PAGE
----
As Confucious said, “Choose a job you love, and you will never have to work a day in your life”.
But finding the right career for you can be fraught with difficulty in the modern world.
Young workers are tipped to have nine jobs in a lifetime and work longer as the age of retirement is raised.
Conversely, it’s becoming more common for middle-aged workers to undertake a complete career change, often leaving the industry in which they had been employed most of their adult lives.
Also, technology has made redundant hundreds of lower-paid, lower-skilled jobs, while creating new roles across the nation.
It’s a revolutionary landscape to find work, much less a job that is satisfying, well paid and fulfilling.
Here are some tips that will help job seekers starting out as well as mature-aged workers seeking a career change.
Making the best career choices involves knowing yourself; what you like (your interests), what you are good at (your skills and abilities) and what is important to you (your values).
Pick an industry in which you have an interest and don’t be swayed by negative people, who might think you are not up to the task.
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Success is often about figuring out what you like and are good at and doing more of it.
It’s common for employers to advertise prospective jobs online, so use the internet to access job listings online and any other websites that may prove useful in your search for work.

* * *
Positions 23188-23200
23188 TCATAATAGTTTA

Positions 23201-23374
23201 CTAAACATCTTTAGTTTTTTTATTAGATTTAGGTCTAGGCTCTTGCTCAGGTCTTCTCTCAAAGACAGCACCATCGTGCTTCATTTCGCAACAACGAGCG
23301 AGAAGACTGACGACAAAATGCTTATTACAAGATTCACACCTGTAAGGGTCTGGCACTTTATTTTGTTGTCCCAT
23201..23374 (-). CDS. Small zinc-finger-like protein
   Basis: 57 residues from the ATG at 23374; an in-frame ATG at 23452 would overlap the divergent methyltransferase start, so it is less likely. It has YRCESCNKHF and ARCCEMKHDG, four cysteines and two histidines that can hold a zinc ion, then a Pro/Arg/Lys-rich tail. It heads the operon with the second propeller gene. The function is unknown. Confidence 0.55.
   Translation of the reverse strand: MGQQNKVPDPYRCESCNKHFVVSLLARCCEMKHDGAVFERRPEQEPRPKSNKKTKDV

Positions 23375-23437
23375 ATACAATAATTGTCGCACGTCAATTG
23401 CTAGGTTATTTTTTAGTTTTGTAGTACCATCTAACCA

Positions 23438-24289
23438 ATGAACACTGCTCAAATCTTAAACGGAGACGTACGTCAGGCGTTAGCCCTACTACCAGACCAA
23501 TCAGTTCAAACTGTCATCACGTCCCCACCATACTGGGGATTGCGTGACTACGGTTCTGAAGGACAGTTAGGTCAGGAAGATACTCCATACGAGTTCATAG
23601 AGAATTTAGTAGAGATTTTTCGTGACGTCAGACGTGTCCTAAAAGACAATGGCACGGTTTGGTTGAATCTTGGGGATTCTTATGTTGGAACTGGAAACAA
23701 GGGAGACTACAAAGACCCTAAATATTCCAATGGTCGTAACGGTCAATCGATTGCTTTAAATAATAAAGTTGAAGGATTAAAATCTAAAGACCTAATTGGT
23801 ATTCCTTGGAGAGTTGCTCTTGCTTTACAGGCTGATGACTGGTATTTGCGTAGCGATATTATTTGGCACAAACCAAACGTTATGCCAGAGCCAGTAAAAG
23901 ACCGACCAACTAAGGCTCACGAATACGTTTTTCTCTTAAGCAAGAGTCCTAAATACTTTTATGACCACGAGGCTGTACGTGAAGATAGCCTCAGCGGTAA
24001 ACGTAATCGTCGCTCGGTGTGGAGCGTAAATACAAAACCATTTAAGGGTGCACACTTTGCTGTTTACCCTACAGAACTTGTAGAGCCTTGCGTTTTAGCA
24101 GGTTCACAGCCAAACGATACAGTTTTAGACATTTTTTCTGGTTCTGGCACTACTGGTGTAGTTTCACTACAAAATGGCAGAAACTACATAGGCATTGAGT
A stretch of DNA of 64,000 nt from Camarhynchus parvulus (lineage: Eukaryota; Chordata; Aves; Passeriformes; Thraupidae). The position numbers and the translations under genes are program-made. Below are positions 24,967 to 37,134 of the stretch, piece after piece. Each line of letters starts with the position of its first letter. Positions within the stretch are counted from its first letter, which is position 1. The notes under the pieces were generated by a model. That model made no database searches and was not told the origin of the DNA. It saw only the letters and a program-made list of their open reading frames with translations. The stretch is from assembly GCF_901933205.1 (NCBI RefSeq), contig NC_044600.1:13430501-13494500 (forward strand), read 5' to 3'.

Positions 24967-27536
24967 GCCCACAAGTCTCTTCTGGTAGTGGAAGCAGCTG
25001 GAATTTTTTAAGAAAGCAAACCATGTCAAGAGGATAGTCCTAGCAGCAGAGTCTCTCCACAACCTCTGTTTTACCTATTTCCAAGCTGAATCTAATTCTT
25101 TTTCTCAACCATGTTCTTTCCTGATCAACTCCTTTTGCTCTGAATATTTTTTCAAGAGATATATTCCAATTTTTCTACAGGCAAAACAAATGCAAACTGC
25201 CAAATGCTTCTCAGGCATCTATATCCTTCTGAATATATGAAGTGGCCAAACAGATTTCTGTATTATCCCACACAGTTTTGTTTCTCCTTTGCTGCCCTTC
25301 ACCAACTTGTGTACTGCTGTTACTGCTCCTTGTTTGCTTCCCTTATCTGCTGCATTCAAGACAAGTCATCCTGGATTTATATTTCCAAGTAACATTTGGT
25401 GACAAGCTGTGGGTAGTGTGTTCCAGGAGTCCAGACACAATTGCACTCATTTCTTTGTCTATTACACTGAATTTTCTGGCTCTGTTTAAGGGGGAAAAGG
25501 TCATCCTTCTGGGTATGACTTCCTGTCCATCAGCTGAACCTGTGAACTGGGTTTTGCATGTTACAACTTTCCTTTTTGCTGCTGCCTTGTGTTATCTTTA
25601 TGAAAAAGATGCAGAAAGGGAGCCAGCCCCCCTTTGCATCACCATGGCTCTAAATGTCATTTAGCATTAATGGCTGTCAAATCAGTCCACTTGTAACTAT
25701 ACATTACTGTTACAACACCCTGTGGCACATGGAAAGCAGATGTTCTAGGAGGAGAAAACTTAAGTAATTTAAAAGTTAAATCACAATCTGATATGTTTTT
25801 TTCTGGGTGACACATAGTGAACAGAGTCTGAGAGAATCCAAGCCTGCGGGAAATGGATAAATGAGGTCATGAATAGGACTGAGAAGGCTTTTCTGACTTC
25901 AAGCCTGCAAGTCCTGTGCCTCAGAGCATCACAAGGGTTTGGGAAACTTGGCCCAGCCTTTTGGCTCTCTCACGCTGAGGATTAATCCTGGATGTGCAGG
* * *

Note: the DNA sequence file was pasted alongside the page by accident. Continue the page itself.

WRITING A RESUME
Once you have decided on your career and found a position that you believe may be the right fit, you need to write a resume to your prospective employer.
Resumes are your best marketing tool and should be succinct and readable.
This is the document that shows you have the right qualifications and appropriate experience to meet the requirement for the job and the employer’s expectations.
You can be as creative as you like with respect to your resume, however, ensure the document provides:
- Contact details
- Opening statement
- List of key skills
- Personal attributes
- Career overview
- Educational qualifications
- Employment history, volunteering, work placements
It’s often said employers make up their minds about a prospective employee within three seconds of their meeting.
So it’s important to dress well, allay any nerves and feel confident about yourself and abilities during an interview.
If you are called for an interview, practice your communication skills before the interview.
Develop a compelling story about yourself and tailor it to the job.